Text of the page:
Updated on 2/2/2011 4:24:39 PM.
The death of Peace Corps founder Sargent Shriver (shown at right in photo) resonated at Vanderbilt, where he was remembered as a longtime friend and former National Advisory Board member of the Vanderbilt Kennedy Center.
Shriver, 95, died Jan. 18 at a Washington-area hospital. Along with the Peace Corps, which he created under the auspices of his brother-in-law President John F. Kennedy, Shriver played a pivotal role in the creation of social programs such as Neighborhood Health Services, Foster Grandparents, Job Corps and Head Start.
Shriver credited the work of Susan Gray, co-founder of the Vanderbilt Kennedy Center, as the inspiration for Head Start, a national program that provides educational, health, nutritional, social and other services to pre-school children.
Shriver was a member of the Board of Trust of the George Peabody College for Teachers in 1979 during the critical period when it was merging with Vanderbilt. He also recruited Peabody’s Nicholas Hobbs as the first director of selection for the Peace Corps.
Carl Haywood, Ph.D., professor emeritus of Psychology and former director of the Vanderbilt Kennedy Center (1971-83), worked with Shriver on a number of projects and remembers him as having a great interest in the innovative work taking place at the Center.
“Sargent Shriver was a great and constant friend of the Vanderbilt Kennedy Center,” said Haywood. “During his many visits to the Center, he would always ask penetrating questions about specific research projects, and would sometimes be impatient with our restraint in generalizing our research findings to the world in general. Possessed of a lively sense of humor, he found potential for amusement in everything, an essential quality given that he was faced with some of the nation’s greatest challenges such as poverty, unequal access to social institutions, developmental disabilities, and the challenges of organizing America’s youth for humanitarian causes throughout the world. Concerned that the work of the Kennedy Foundation might not be carried on by the next generation, he asked me to write documents to be shared with his children, nephews, and nieces laying out the role of private philanthropy in social engineering and the unique contributions of the Kennedy Foundation, which I was happy to do. In very real ways the Kennedy Center owes its existence to the combined efforts and enthusiasm of Sargent Shriver, Eunice Kennedy Shriver, and Nicholas Hobbs.”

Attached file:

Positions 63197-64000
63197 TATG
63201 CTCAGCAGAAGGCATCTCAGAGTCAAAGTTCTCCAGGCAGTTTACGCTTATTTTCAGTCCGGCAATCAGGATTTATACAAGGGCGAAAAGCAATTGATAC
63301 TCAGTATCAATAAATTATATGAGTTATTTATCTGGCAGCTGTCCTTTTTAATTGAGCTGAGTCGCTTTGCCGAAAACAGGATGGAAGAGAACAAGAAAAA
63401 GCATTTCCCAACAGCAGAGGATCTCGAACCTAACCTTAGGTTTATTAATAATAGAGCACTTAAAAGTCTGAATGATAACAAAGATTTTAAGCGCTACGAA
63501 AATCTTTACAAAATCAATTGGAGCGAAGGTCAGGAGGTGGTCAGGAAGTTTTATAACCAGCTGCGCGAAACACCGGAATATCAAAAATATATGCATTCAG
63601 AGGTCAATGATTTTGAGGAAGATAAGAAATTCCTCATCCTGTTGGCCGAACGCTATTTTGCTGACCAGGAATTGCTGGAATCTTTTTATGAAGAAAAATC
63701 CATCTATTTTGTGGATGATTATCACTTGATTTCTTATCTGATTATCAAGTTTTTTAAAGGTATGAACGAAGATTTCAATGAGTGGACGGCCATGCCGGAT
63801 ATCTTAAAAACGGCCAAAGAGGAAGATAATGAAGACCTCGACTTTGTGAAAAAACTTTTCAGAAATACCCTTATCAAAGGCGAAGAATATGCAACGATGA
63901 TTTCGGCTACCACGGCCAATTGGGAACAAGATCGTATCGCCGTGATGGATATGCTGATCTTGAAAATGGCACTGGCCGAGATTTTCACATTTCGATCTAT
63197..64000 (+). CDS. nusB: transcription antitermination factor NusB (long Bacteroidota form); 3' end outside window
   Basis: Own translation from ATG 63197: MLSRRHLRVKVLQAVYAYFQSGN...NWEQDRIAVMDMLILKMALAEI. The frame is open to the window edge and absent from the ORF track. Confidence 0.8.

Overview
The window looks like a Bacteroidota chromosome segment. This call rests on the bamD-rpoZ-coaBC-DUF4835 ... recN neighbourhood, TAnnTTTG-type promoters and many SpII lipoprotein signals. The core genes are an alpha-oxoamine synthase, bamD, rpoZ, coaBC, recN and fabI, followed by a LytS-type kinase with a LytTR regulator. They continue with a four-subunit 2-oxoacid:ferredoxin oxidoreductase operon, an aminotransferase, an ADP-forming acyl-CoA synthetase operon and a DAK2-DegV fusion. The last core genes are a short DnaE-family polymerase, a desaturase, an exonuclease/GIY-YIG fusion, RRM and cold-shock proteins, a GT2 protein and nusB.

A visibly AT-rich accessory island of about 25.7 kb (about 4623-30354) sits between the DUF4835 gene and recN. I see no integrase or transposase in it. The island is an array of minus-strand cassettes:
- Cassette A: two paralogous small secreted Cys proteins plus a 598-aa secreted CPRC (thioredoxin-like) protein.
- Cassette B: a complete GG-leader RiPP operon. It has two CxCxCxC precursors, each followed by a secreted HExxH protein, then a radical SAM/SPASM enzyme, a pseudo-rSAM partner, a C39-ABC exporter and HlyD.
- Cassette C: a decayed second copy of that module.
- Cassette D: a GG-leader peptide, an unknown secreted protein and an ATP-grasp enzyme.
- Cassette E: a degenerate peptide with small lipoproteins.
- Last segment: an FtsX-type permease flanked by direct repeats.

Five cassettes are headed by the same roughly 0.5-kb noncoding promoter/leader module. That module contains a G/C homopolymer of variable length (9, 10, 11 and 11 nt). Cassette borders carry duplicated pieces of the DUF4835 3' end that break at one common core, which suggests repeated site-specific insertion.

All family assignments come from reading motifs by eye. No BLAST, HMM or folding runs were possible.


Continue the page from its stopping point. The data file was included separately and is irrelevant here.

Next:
Shriver, along with wife Eunice Kennedy Shriver and mother-in-law Rose Kennedy, attended the Convocation marking the founding of the Vanderbilt Kennedy Center on May 29, 1965. The Shrivers returned in 1996 to celebrate the Center’s 30th anniversary.
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